Dickinson will invite students back for the spring. Campus buildings are closed and face coverings are required on campus.
Darrell Pacheco '12 is an investment advisor with the Vanguard Group in the greater Philadelphia area, where he helps clients with investment decisions. It's a career he loves, and it gives him a lot of insight into both personal finance and how people look at it. Read on to find out why investors are often an irrational bunch, how the former political-science major gives back to his alma mater and why Neil deGrasse Tyson keeps him looking skyward.
Can you speak to how Dickinson’s useful liberal-arts education applies to your career?
Intellectual curiosity, using an interdisciplinary approach to problem solving and a passion for connecting with others who are different than me in any way. Those are just a few examples of the dividends that my liberal-arts education from Dickinson continues to pay. I was challenged academically in the classroom, my peers were driven and highly accomplished, and Dickinson taught me to question the world around me and to always seek out multiple points of view. I credit much of my personal growth and professional confidence to my time spent at Dickinson.
What was your favorite activity/organization at Dickinson?
I enjoyed the outdoor spaces on campus. I loved spending time on a red Adirondack chair on a random evening with friends.
What jumps out as a great memory from your time at Dickinson?
It boils down to two events. I enjoyed Convocation quite a bit. I vividly remember feeling so inspired from the rousing speech given by then President [William G.] Durden ['71]. Also, Commencement was an incredible day. I’m a first-generation college graduate (and a transfer student), so that moment descending those limestone steps had a special meaning to me.
Video by Joe O'Neill.
How do you stay involved with Dickinson?
Currently, I serve on the Alumni Council and thoroughly enjoy my time there. Additionally, I try to attend regional events and accepted-student or recruiting events as often as I can. I also volunteer with the Career Center, consulting with students regarding finance careers or opportunities at my firm. The Dickinson community has allowed me to become a part of something much bigger than myself. I believe in the mission of the college and our brand of liberal-arts education, and I try my best to give back to Dickinson in any way that I can.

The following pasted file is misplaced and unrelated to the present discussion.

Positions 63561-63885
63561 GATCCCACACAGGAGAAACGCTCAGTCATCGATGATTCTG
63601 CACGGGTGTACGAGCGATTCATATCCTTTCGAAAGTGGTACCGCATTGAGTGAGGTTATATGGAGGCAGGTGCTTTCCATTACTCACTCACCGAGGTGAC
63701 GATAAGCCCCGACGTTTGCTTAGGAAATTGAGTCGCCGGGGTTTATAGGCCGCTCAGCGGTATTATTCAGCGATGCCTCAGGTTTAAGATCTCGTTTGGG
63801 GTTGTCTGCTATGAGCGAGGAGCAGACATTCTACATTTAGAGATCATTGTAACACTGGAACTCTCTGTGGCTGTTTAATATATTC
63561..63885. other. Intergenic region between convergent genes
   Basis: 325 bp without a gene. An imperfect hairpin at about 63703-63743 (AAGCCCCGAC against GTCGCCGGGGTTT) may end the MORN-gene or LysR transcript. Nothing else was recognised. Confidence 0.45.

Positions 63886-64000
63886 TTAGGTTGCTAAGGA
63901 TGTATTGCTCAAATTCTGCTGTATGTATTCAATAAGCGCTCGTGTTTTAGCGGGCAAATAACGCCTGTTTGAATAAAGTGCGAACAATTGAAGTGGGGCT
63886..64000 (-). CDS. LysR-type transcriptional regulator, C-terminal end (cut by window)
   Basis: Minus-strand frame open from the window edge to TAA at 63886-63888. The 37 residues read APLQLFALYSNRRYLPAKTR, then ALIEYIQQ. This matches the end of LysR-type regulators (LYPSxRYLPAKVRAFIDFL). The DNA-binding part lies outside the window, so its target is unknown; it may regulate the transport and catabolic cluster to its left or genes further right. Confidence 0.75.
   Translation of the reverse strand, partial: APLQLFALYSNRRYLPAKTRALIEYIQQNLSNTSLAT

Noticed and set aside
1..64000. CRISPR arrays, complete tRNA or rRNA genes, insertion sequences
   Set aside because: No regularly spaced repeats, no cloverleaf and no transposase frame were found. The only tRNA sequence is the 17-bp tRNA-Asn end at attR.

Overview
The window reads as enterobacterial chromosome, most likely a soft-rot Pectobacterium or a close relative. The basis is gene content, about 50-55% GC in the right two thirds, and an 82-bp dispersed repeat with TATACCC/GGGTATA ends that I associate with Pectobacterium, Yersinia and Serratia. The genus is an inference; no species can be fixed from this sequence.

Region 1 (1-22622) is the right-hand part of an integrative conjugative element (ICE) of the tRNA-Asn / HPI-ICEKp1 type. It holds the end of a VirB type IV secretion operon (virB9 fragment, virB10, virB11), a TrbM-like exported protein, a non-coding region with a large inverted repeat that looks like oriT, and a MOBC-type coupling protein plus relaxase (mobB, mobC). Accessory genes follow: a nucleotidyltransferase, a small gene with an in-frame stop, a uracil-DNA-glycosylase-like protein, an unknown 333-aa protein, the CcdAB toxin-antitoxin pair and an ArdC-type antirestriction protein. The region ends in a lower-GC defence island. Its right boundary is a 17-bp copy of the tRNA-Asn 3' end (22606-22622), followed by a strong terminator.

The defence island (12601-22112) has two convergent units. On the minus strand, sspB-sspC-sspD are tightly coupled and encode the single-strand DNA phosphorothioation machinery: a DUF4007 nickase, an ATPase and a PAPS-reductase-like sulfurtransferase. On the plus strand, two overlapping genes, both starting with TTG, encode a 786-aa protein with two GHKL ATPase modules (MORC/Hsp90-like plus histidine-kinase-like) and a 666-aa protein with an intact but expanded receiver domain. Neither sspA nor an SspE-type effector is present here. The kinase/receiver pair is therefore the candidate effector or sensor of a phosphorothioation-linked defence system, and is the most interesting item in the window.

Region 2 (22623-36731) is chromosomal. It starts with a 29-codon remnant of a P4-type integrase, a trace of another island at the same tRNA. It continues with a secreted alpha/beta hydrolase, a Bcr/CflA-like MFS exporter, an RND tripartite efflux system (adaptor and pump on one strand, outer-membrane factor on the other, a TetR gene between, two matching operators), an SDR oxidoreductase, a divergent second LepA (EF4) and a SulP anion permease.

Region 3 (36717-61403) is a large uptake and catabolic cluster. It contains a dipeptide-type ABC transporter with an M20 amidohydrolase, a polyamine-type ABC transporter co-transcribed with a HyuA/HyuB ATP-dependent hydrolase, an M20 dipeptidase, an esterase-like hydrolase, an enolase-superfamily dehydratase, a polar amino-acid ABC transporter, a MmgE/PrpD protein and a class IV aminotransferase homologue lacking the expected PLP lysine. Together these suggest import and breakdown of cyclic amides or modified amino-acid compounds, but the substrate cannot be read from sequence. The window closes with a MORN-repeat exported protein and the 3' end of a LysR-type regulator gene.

What does your current work entail, and what about it interests you most?
My current work entails assisting advisory clients with making prudent investment decisions and navigating the capital markets. I get to witness behavioral finance up close and on display. Investment decisions are not always made objectively. Investors are much more loss averse than they are celebratory by accumulating investment gains. Fascinating work.
What is the most challenging part of your career?
Keeping up-to-date with the sheer amount of information that is in circulation each day. I’m a prodigious reader of the The Wall Street Journal, Business Insider, The New York Times and several industry-specific publications. As a political-science major, I did my fair share of reading as a student. I’m certain though, on average, that I read much more than when I was a student. Given the Dickinson workload, that’s saying something!
What’s your favorite thing to do on a Saturday night?
Chilly weekends in the Northeast, it’s spending time with my beautiful wife and watching Netflix on our couch. During the summer months, it would be at an outdoor beer garden in Philadelphia.
If you could have dinner with a famous person, living or dead, who would it be?
It would definitely be Neil deGrasse Tyson. I am terribly fascinated by space, astronomy and astrophysics. I’m not particularly a student of these subjects, but I love reading and watching documentaries relating to space science. I credit my Dickinson education for that intellectual curiosity.
You just built a time machine: Where and when do you go?
A century into the future to see what we as the human race have accomplished. Perhaps we would have started populating other planets, found clean and cheap alternative fuel or finally learned to get along with one another.
You’re going to live on an island by yourself for a year: What books, albums and movies do you take with you?
Siddhartha by Hermann Hesse (novel); Disclosure’s Settle (album); The Curious Case of Benjamin Button (movie).
Published May 4, 2015